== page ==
IN REGARD TO THE SOLGEN 15L
Q-1. To store charger for a lengthy period of time, the instructions say to discharge half of the battery, then fully recharge it and disconnect the charger and turn of the inverter. Anything else that should be done?
A-1. My reading of scholastic articles on the subject says that lithium batteries are best stored at 25-75%. Follow those instructions and let the battery run down to as low as 12.3 volts. It will naturally discharge about 3% per month.
Q-2. For power to flow from generator, the inverter must be turned on and the breaker switch closed. Just from looking at the inverter, is there a way to tell if it’s off or on, or just by whether or not the current is flowing? Should be the inverter be turned off any time the generator isn’t being used (to conserve power) or is it okay to leave on?
A-2. There is a small green LED light on the AC end of the inverter that lights when the inverter is on. You can also check the 120V outlet. Also, if the breaker is off, the inverter is disconnected from the battery. The inverter can be left on, the only issue is the battery drain. My habit would be to turn off the inverter when not in use to keep it from draining the battery by accident.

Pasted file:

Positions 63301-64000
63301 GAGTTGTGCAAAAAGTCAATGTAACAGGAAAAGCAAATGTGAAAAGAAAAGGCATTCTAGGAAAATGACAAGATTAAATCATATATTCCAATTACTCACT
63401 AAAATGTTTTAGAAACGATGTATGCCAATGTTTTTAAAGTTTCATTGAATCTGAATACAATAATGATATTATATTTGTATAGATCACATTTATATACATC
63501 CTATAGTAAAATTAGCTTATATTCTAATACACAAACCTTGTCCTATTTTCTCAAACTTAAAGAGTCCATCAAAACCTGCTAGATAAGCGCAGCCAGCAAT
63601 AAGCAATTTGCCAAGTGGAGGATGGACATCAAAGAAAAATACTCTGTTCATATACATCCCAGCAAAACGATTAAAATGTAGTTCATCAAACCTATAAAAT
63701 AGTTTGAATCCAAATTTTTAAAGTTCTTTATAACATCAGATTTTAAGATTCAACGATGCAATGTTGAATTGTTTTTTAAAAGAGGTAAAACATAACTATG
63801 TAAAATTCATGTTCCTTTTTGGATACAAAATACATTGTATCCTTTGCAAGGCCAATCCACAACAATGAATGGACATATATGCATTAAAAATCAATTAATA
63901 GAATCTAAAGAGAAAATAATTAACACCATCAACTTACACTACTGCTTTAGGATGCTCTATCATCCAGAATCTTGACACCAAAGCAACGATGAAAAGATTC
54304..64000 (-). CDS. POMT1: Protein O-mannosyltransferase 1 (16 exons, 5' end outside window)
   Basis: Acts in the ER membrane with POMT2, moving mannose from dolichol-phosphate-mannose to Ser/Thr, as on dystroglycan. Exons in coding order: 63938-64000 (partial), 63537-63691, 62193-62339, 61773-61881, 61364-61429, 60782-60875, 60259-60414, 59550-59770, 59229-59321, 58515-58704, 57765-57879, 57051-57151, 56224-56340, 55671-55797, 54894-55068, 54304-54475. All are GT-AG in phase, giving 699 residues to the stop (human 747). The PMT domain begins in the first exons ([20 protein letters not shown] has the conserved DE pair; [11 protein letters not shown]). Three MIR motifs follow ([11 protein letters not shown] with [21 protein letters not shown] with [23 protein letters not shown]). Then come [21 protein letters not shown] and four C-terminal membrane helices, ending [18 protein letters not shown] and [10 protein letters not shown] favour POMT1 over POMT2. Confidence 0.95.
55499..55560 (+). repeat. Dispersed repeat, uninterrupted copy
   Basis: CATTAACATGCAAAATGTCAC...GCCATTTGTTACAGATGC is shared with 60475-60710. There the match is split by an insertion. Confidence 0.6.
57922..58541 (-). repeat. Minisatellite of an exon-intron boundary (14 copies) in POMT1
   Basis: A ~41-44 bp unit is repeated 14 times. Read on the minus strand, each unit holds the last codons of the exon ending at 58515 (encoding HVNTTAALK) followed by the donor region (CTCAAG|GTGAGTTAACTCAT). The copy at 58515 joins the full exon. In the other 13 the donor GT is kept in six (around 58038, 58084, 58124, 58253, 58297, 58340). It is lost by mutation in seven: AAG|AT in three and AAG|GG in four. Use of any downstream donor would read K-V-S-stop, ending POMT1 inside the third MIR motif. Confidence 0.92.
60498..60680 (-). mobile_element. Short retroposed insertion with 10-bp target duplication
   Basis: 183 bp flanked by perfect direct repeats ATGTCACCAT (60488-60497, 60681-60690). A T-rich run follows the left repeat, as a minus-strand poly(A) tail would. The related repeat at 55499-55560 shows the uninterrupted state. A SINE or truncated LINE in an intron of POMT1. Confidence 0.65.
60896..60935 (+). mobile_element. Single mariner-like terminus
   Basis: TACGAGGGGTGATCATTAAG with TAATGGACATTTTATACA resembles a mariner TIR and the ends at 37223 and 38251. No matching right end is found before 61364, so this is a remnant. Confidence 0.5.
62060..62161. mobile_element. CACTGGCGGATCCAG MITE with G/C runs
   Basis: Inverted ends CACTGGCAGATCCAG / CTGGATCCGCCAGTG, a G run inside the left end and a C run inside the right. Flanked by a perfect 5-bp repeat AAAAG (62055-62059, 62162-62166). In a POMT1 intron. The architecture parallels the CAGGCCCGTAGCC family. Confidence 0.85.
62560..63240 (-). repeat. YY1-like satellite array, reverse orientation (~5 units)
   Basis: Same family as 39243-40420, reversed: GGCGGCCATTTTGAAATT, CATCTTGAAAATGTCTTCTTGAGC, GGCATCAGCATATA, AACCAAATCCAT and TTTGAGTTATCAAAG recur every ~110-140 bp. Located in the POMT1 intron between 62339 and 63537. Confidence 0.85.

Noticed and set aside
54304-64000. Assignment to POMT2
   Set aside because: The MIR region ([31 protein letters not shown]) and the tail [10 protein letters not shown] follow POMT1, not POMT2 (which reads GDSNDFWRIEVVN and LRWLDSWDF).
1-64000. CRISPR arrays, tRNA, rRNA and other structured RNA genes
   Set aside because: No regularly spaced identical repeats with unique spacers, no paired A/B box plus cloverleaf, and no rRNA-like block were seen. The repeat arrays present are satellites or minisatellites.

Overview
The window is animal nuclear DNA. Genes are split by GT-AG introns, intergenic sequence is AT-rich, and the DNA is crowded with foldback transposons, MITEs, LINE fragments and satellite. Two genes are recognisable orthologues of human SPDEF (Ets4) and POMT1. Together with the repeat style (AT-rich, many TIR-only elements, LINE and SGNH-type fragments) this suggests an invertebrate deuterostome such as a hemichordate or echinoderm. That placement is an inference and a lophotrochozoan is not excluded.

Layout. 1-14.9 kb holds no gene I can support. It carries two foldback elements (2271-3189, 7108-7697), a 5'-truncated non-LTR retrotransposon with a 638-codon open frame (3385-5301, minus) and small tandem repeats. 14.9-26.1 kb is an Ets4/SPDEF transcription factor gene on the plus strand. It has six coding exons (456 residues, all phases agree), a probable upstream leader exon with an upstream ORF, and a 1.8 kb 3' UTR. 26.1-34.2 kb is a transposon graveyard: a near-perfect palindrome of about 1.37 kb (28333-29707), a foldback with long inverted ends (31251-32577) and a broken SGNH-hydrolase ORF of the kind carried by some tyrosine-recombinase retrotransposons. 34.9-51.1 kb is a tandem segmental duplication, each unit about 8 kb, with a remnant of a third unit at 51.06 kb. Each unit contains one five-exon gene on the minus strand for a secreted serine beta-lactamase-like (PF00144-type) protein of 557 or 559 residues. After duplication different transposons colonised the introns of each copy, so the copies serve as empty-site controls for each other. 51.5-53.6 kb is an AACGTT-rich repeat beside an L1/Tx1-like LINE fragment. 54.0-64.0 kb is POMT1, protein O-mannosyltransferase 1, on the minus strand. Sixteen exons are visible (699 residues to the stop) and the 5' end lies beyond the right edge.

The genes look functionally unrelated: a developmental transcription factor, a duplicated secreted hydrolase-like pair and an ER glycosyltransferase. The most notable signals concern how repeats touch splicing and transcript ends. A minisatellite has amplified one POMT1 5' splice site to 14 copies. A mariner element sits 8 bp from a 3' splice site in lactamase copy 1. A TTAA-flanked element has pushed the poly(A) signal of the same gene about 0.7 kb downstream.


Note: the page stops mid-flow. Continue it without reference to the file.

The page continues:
Q-3. I have what looks like three different fuses that came with the battery. one is a single capsule, long and clear, the other two have two prongs, one in blue cartridge, the other in yellow. What is each one for?
A-3. The first glass breaker is for your battery charger – there is a little black knob on the charger that holds the fuse. One thing to remember about the charger is to connect to the case before plugging it into the wall. The blue blade fuse (15A) is used in the battery charger line on the inside of the case – a small black rubber square unit on the red line between the outside of the case and the inverter. There is another similar black rubber fuse holder that goes between the DC panel (USB, 12V, voltmeter) on the outside and the charge controller on the inside – follow the red line on the right side of the charge controller. It is rare that any of these fail but you have backups just in case.